Home > Featured Articles > How One Facility Collects Water

How One Facility Collects Water

By Jason Koester, CGCS

Grinnell College completed phase two of an athletics building construction project in late August of 2010. The phase two construction consisted of an Olympic size swimming pool and an indoor field house with athletic offices attached. Phase one, Darby Gymnasium (home of the record-breaking Grinnell men’s basketball team), was completed in 2005. A unique aspect of the phase two project included a rain water collection system from the large field house roof and surroundings, which feeds a 20,000-gallon collection tank. Condensate water is also harvested from the air handling system in the field house, which provides a large amount of clean water for the collection tank. The water collected is used for toilets in the field house and to irrigate the game day football field.

A new main irrigation line, valves, decoder system and controller were installed after the building project was completed. This system was hooked onto our current infield piping and irrigation heads. We installed a Hunter Industries wireless Solar Sync ET sensor to help with weather monitoring, which helps conserve water on the football field.

City water is used for all of our other fields and the water quality is not good. With the city water’s high pH, bicarbonates and sodium issues, the idea of using natural rain water was quite positive. With any unique projects we had our reservations but after a full calendar year of having the system in tactic it has performed well.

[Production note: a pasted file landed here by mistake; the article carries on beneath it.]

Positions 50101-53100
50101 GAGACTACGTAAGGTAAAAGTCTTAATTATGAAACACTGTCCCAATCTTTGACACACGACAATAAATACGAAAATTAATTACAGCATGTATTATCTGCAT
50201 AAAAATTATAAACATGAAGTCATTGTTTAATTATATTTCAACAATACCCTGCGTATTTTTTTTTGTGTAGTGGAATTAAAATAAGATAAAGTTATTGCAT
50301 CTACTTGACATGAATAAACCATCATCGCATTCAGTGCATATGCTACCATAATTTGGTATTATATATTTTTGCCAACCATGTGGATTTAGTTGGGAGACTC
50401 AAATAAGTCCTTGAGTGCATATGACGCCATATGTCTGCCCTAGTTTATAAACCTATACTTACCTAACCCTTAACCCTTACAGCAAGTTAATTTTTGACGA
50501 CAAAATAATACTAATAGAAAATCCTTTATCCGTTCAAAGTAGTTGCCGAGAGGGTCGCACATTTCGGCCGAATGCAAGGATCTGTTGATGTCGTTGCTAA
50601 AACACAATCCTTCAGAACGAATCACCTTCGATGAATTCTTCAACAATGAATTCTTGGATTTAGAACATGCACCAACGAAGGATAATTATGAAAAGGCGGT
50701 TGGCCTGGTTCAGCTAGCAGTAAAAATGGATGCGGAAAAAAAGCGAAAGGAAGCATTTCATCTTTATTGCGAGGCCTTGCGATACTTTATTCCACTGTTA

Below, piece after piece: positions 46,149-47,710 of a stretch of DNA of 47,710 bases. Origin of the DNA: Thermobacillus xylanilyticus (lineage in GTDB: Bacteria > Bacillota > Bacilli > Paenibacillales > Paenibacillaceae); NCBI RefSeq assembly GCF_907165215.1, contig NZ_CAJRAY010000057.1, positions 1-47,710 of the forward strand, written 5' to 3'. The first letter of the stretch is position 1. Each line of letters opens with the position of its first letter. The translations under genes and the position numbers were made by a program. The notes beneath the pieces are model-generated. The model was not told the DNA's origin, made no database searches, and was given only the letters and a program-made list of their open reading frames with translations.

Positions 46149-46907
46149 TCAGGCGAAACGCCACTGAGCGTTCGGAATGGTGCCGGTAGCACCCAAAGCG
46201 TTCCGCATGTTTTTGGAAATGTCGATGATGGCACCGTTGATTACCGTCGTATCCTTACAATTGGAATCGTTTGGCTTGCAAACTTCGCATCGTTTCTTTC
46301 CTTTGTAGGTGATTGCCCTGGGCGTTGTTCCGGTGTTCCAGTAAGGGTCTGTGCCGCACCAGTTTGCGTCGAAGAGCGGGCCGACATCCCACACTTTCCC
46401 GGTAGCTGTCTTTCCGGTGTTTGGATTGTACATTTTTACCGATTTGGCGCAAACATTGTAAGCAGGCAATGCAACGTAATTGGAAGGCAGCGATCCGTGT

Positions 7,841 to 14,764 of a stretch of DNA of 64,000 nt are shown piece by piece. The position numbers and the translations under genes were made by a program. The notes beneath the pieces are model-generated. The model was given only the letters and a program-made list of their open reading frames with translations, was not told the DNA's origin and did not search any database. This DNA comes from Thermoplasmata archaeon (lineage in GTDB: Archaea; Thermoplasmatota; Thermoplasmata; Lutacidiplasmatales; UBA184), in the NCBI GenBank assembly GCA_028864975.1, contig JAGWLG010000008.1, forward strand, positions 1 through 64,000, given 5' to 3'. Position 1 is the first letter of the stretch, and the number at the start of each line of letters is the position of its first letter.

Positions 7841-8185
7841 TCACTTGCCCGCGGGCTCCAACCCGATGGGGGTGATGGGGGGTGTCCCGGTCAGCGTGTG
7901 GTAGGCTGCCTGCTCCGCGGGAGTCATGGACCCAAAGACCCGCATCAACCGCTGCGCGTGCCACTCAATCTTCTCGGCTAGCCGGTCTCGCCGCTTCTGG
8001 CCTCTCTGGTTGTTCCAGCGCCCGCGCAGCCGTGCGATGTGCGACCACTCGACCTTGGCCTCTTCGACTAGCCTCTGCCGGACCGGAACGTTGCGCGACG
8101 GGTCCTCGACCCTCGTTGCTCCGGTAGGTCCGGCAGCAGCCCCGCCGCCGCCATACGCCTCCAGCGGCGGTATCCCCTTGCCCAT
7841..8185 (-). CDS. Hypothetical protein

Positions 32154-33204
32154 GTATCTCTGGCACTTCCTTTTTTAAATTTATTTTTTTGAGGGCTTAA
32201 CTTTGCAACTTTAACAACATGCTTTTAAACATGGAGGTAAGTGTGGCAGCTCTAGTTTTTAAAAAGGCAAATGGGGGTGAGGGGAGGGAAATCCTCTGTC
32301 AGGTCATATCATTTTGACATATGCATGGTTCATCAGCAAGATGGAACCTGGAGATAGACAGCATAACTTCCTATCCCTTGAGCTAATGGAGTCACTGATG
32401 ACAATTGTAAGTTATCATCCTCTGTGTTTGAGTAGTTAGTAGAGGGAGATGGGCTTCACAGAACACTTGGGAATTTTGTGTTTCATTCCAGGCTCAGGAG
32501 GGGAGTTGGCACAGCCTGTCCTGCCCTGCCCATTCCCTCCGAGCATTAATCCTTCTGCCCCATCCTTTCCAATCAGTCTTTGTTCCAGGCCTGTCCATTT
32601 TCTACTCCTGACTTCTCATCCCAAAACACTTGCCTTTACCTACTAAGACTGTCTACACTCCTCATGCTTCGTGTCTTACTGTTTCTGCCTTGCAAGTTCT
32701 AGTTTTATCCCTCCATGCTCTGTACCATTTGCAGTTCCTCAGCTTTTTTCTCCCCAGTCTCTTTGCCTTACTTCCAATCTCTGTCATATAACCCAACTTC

How the collection system works is simple; the rain water is collected from the roof, storm drains, and bleachers from the field house area and funneled by drains into the concrete 20,000-gallon holding tank under the field house. Condensate from chiller and air conditioner units also help feed the storage tank.

The collection tank was actually dug, formed and poured with concrete as the field support structure was being constructed. When the tank water level reaches 91 inches, the excess water is diverted to the storm sewer system that feeds the Grinnell Country Club ponds.  Irrigation for golf course is pumped out of these ponds. When a low point level is reached at 34 inches the system switches to city water by sensors and electric valves, until the collection tank is recharged by rainfall. As an example, the summer of 2013 saw a state-wide drought and our system never switched over to city water because the condensate collection kept up with the watering demand. Ground water seepage and the condensate lines must be adding a lot of water to the tank to keep up with our current water demands and lack of rainfall.

The water from the collection tank is filtered on the way out of the tank before reaching the dual variable pumping system; this system is based on flow needs for the restrooms and field irrigation. The variable pump system has been a large upgrade; also the coverage of the irrigation heads has increased. The water quality has been relatively good so far; we have been sending in water samples to track the water quality to see if there is much fluctuation in the tank water through the year. One interesting sample I sent in early April 2011, at our irrigation system start up, was of water that had sitting for an extended period of time; the test came back very good even after being stagnate. Water test have fluctuated some but the tank water has been a huge upgrade in quality for our turfgrass compared to our city water.

This water collection system has been a success so far and more systems similar to this will be examined for any future building projects on our campus. Benefits we are experiencing so far include saving water, spending less money on water resources, slowing the watershed runoff speed from the building, and increasing the water quality immensely.

Jason Koester, CGCS, is the sports turf manager and irrigation specialist for Grinnell College, Grinnell, IA.

About jkmitta